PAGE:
Sustainability: The Forest Garden
These days in all sorts of areas, from agriculture to oil, to mortgages and banking the buzzword is sustainability. When I examine my life style for sustainability I not only look at how I am growing today, I consider how my methods will work for me 20 years down the road. I can see where some of my practices are unsustainable. This thinking leads me to more closely examine the Forest Garden.
For nearly 20 years I have been growing mostly annuals with just a few perennial fruits like cherries, mangos, pineapples and grapes. Annuals done the way I have done them are quite a bit of work, and pretty much the same work year after year whereas the fruit tree or perennial plant is put in, nurtured for a while and then I only have to do some mulching every few months (with the hay, pine flake and manure from the rabbit cages), and then my work is done except for harvesting and eating or putting by.
Suddenly I see the brilliance of perennial food plants (I am getting tired of working this hard for my dinner.) I have added an avocado tree, bananas, pigeon peas, fig trees, almond trees, papaya, black berries, sugar cane more sweet potatoes (perennials where I live), rose apple, white sapote, more pineapples, pomegranate, and Yuca (aka Cassava). It is my intention to begin sowing my annuals in the mulch around the trees at the drip line or slightly beyond instead of in special beds just for annuals. This means that the beds now assigned to annuals only will also begin to get some perennial crops. I hope in this way to reduce my time spent planting and increase my harvesting.
Annual crops that volunteer in my garden are a real bonus. They seem to come at the perfect time for their season, and they tend to do very well if I mostly ignore them. Some of the plants that volunteer in my garden year after year are Matts Wild Cherry Tomatoes, Bitter Melon, and Mustard Greens. I like to grow heirloom or open pollinated varieties of annuals for this reason. That way when a plant comes up on its own I know I can trust it to fruit as expected and with the good flavor I expect from my crops. Sweet Potatoes also come back every year though I count them as perennials. I have only had to plant them once in any one place. Once they are in an area they will come back there in the spring.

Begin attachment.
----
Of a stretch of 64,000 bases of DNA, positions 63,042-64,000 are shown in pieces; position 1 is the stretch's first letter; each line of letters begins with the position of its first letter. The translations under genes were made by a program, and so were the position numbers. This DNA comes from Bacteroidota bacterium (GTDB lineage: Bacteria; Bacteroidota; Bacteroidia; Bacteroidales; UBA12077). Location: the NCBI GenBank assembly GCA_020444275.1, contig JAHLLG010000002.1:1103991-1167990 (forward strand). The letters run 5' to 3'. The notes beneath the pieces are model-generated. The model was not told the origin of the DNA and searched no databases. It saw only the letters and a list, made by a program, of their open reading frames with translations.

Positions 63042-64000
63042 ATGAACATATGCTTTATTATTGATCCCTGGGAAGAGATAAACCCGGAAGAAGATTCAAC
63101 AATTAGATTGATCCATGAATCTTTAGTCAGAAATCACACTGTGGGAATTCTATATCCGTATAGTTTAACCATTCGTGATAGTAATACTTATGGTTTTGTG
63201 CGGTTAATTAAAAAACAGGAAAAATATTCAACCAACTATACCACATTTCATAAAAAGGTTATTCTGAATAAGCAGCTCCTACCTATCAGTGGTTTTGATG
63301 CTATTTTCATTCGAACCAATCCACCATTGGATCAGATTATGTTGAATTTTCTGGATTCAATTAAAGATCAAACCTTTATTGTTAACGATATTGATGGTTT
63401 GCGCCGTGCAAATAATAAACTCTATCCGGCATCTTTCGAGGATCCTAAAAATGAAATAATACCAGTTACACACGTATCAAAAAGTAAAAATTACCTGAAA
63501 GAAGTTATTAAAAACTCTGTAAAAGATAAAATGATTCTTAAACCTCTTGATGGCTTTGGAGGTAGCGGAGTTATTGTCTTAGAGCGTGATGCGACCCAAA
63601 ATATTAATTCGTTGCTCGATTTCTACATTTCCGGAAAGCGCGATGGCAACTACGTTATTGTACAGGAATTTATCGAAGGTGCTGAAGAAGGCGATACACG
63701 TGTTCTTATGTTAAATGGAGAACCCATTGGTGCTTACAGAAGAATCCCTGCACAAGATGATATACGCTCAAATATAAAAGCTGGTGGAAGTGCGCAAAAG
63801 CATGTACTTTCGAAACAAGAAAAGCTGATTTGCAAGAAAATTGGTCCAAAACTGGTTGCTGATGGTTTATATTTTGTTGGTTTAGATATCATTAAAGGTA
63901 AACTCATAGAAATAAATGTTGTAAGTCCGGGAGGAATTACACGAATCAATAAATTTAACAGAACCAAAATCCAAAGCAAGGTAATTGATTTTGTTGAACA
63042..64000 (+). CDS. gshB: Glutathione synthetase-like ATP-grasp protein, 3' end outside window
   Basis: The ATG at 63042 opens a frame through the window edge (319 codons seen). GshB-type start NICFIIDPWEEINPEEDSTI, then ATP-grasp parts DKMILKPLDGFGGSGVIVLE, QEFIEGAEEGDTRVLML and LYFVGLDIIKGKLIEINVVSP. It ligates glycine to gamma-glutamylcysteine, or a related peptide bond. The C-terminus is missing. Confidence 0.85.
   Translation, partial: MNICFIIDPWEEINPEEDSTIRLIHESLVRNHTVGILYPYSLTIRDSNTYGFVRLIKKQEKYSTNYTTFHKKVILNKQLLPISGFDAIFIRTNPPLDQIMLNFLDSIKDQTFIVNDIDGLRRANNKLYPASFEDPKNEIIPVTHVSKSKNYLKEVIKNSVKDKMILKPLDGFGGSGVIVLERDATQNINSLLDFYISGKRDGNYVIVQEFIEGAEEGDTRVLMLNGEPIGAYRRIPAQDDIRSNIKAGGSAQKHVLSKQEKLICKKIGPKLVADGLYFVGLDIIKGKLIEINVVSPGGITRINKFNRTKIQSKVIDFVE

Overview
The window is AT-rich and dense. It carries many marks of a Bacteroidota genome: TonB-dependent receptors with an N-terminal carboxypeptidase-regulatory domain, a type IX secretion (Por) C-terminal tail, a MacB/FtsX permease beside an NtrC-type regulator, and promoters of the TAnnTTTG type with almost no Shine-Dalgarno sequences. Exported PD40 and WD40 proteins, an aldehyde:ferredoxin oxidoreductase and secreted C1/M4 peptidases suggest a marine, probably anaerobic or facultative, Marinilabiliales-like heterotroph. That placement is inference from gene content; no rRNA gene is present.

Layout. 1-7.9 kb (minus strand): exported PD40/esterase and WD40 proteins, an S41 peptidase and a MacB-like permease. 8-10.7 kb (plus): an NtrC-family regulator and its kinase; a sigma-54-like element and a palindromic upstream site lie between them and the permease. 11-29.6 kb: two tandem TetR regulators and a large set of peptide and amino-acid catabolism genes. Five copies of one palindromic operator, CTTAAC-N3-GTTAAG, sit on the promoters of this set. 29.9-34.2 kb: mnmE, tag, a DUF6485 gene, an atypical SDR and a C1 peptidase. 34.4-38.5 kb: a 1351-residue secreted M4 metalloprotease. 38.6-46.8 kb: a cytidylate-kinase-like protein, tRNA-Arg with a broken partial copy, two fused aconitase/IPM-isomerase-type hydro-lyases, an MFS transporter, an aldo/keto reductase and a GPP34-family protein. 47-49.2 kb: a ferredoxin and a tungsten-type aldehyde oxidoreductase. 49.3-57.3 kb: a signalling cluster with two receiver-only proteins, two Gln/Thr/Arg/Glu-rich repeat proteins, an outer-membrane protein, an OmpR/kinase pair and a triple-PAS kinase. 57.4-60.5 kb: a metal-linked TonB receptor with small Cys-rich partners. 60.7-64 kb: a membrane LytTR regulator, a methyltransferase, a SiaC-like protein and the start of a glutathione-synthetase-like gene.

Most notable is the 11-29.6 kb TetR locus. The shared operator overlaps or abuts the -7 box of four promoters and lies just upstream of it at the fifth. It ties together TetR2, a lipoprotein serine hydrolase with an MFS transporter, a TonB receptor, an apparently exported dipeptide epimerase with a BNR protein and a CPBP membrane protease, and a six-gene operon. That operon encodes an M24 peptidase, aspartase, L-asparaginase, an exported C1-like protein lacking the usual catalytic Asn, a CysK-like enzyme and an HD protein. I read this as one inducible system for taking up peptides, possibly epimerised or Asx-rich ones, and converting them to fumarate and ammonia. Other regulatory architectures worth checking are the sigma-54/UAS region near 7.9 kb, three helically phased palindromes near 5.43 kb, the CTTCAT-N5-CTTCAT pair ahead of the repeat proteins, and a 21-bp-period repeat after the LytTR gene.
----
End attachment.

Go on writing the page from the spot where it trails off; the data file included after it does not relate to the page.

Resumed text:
I have also begun to use the wild plants that are growing in my woods for food having for so many years ignored them. There are wonderful muscadine grapes that grow wild here, and a couple of years ago I began harvesting those little purple grapes in July and August and although they are greatly picked over by wildlife I can come away with buckets enough to make a batch of jam and share a bucket with a friend. I have also been harvesting smilax or greenbriar, aka wild asparagus from my wooded areas. For years I didn’t know there was food on that thorny vine and I tried without success to eradicate it from my property. I am lucky to have so thoroughly failed. In the spring the tips from those vines are numerous and delicious. They rarely make it into the kitchen, I eat them and share them on the fly.
Because of my more conventional hort. training early on I was concerned with crowding trees and plants and stunting them. Once I began to study about permaculture forest guilds, and I learned about mycorrhizae and the workings of root networks in the soil, I began to understand why forests work and how we can copy that in our own landscapes.
There is a lot of misinformation to overwrite when it comes to gardening and agriculture. There are these long held truths and biases that are entirely wrong, and they are so prevalent and so familiar that it is easy for them to creep into our practices unless we are diligent about regularly examining what we are doing with the garden and why. What this means to us in the urban or suburban setting is that we can grow much more food in much less space than we have been lead to believe in the past.
Now go outside and start the food forest. The best day to plant a tree was 10 years ago. The next best day is today.